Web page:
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GREENBELT, Md. (AP) — A Coast Guard lieutenant accused of stockpiling firearms and drafting a hit list of prominent Democrats and journalists can be released from custody and supervised by relatives in Virginia while awaiting trial, a federal magistrate judge said Tuesday.
U.S. Magistrate Judge Charles Day stopped short of ordering 50-year-old Christopher Hasson's immediate release after a hearing in Greenbelt, Maryland. The magistrate is giving prosecutors time to appeal his decision to a district court judge.
Day said Hasson must be subject to 24-hour home detention at one of two Virginia homes: either his mother-in-law's rental home or a house owned by his father-in-law. The magistrate also agreed to using global positioning equipment to monitor Hasson. Court officials in Virginia must inspect the two homes and set up the monitoring equipment before Hasson can be released.
Prosecutors have portrayed Hasson as a domestic terrorist and a racist extremist intent on carrying out massive killings. Hasson's attorney says prosecutors haven't filed terrorism-related charges since his Feb. 15 arrest because they haven't found any evidence to back up those allegations.
Day said during a hearing last month that Hasson is entitled to be freed pending trial on firearms and drug charges.
Defense attorney Liz Oyer proposed several pretrial release options for Day to consider during Hasson's detention hearing, the third since his arrest.
Federal prosecutors oppose Hasson's release under any conditions. Their appeal likely keeps Hasson detained pending a district court judge's review of the matter.
"The Government continues to believe that the defendant poses a serious danger and must be detained pending trial," Assistant U.S. Attorney Thomas Windom wrote in a court filing Sunday.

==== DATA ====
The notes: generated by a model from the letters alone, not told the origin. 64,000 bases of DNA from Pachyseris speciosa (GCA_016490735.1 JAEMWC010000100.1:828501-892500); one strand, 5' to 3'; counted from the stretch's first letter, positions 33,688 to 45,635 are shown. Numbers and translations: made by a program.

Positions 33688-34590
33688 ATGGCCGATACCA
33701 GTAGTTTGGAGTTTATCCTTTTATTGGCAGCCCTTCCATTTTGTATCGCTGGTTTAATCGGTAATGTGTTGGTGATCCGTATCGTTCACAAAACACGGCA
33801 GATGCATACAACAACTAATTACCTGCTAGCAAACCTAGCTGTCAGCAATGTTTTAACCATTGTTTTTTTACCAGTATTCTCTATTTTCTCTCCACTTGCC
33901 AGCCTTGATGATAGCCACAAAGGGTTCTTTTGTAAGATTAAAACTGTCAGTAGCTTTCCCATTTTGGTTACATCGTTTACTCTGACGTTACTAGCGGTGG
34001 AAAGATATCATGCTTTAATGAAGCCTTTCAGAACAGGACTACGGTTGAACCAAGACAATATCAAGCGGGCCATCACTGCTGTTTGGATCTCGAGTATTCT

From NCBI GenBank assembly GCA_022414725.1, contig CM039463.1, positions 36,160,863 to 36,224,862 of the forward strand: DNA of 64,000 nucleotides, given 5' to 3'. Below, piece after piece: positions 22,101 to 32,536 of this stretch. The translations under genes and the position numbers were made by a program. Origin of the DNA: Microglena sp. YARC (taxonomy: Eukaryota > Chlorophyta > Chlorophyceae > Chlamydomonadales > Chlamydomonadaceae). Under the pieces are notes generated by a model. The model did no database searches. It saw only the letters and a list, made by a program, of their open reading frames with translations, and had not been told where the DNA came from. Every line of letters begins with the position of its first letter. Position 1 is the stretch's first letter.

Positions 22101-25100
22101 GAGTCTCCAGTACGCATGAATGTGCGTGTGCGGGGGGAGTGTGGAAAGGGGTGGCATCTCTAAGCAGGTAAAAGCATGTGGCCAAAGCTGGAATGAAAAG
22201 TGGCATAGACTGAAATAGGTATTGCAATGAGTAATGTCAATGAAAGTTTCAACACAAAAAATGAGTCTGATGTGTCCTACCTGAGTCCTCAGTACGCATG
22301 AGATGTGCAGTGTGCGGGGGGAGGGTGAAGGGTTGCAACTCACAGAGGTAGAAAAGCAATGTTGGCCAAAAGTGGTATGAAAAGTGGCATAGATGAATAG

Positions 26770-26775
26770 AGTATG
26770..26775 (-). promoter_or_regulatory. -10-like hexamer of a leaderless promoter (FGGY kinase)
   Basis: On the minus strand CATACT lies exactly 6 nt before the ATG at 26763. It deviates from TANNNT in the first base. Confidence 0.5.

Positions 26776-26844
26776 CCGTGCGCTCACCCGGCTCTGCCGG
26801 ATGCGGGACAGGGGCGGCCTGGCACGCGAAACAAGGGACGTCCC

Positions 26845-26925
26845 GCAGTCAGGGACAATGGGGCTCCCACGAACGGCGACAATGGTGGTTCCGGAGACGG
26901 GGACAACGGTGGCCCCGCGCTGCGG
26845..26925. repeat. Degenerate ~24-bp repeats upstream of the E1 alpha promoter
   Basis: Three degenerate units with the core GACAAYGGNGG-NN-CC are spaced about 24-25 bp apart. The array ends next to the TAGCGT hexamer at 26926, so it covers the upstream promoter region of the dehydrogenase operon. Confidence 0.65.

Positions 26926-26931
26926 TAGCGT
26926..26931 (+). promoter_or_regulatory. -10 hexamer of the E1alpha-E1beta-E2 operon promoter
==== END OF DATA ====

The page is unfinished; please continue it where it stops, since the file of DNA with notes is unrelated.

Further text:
Hasson is a self-described white nationalist who espoused extremist views for years and "intends to murder innocent civilians on a scale rarely seen in this country," Windom wrote in a previous court filing.
Prosecutors said Hasson compiled what appeared to be a computer-spreadsheet hit list that included Democratic presidential hopefuls Sens. Kirsten Gillibrand, Elizabeth Warren, Cory Booker and Kamala Harris. Also mentioned were such figures as MSNBC's Chris Hayes and Joe Scarborough and CNN's Chris Cuomo and Van Jones. Prosecutors also say Hasson targeted two Supreme Court justices and two social media company executives and searched online for their home addresses in March 2018, within minutes before and after searching firearm sales websites.
During last month's hearing, Day said he still has "grave concerns" about Hasson based on information prosecutors have presented. But the magistrate also took into account the defense's argument that he hasn't been charged with any terrorism-related offenses since his arrest.
Oyer, an assistant federal public defender, said Hasson's parents and brother in Arizona also are willing to serve as his "custodians." Hasson's wife has moved out of a Maryland apartment and is living in Virginia with her mother.
The magistrate ruled out allowing Hasson's wife or Arizona relatives to supervise him. However, Day is requiring Hasson's parents and his father-in-law to put up their property for a bond.
The magistrate also said Hasson can't have any access to firearms or internet-capable devices if he is released.
Windom said none of those custodian options are viable or meet what Day said was the goal of ensuring that someone has "eyes and ears" on Hasson "like nobody's business."
"The only way to ensure that goal is met is to keep the defendant detained in the custody of the United States Marshals Service," the prosecutor wrote.
Oyer has said her client hadn't made any direct or specific threats to harm anyone. Prosecutors are seeking to punish Hasson for "private thoughts" that he never shared, she said.
"They have not come forward with evidence that Mr. Hasson is a domestic terrorist because he is not," she told Day last month.
Hasson has pleaded not guilty to charges of illegal possession of firearm silencers, possession of firearms by a drug addict and unlawful user, and possession of a controlled substance. Investigators found 15 guns, including seven rifles, and more than 1,000 rounds of ammunition at Hasson's basement apartment in Silver Spring, Maryland, prosecutors said. Hasson's Feb. 27 indictment also accuses him of illegal possession of tramadol, an opioid painkiller.
Hasson, a former Marine, worked at Coast Guard headquarters in Washington on a program to acquire advanced new cutters for the agency.
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